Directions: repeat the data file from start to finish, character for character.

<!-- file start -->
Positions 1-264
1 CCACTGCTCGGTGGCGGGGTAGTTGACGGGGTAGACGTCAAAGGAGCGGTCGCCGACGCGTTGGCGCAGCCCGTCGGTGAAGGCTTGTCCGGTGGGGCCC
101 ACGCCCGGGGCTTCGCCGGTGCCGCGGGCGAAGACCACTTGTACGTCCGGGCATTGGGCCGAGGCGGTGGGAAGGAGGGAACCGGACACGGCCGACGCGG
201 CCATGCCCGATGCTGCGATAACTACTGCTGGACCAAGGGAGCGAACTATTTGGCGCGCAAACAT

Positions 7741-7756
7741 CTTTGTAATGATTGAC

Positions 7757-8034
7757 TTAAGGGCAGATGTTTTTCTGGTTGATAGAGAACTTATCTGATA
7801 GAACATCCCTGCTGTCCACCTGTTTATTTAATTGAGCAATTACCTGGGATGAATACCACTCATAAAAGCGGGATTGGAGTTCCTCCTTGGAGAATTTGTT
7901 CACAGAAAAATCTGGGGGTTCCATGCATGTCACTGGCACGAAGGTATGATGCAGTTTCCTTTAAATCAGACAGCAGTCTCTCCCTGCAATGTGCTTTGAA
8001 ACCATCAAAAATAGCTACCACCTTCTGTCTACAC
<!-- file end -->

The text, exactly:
Positions 1-264
1 CCACTGCTCGGTGGCGGGGTAGTTGACGGGGTAGACGTCAAAGGAGCGGTCGCCGACGCGTTGGCGCAGCCCGTCGGTGAAGGCTTGTCCGGTGGGGCCC
101 ACGCCCGGGGCTTCGCCGGTGCCGCGGGCGAAGACCACTTGTACGTCCGGGCATTGGGCCGAGGCGGTGGGAAGGAGGGAACCGGACACGGCCGACGCGG
201 CCATGCCCGATGCTGCGATAACTACTGCTGGACCAAGGGAGCGAACTATTTGGCGCGCAAACAT

Positions 7741-7756
7741 CTTTGTAATGATTGAC

Positions 7757-8034
7757 TTAAGGGCAGATGTTTTTCTGGTTGATAGAGAACTTATCTGATA
7801 GAACATCCCTGCTGTCCACCTGTTTATTTAATTGAGCAATTACCTGGGATGAATACCACTCATAAAAGCGGGATTGGAGTTCCTCCTTGGAGAATTTGTT
7901 CACAGAAAAATCTGGGGGTTCCATGCATGTCACTGGCACGAAGGTATGATGCAGTTTCCTTTAAATCAGACAGCAGTCTCTCCCTGCAATGTGCTTTGAA
8001 ACCATCAAAAATAGCTACCACCTTCTGTCTACAC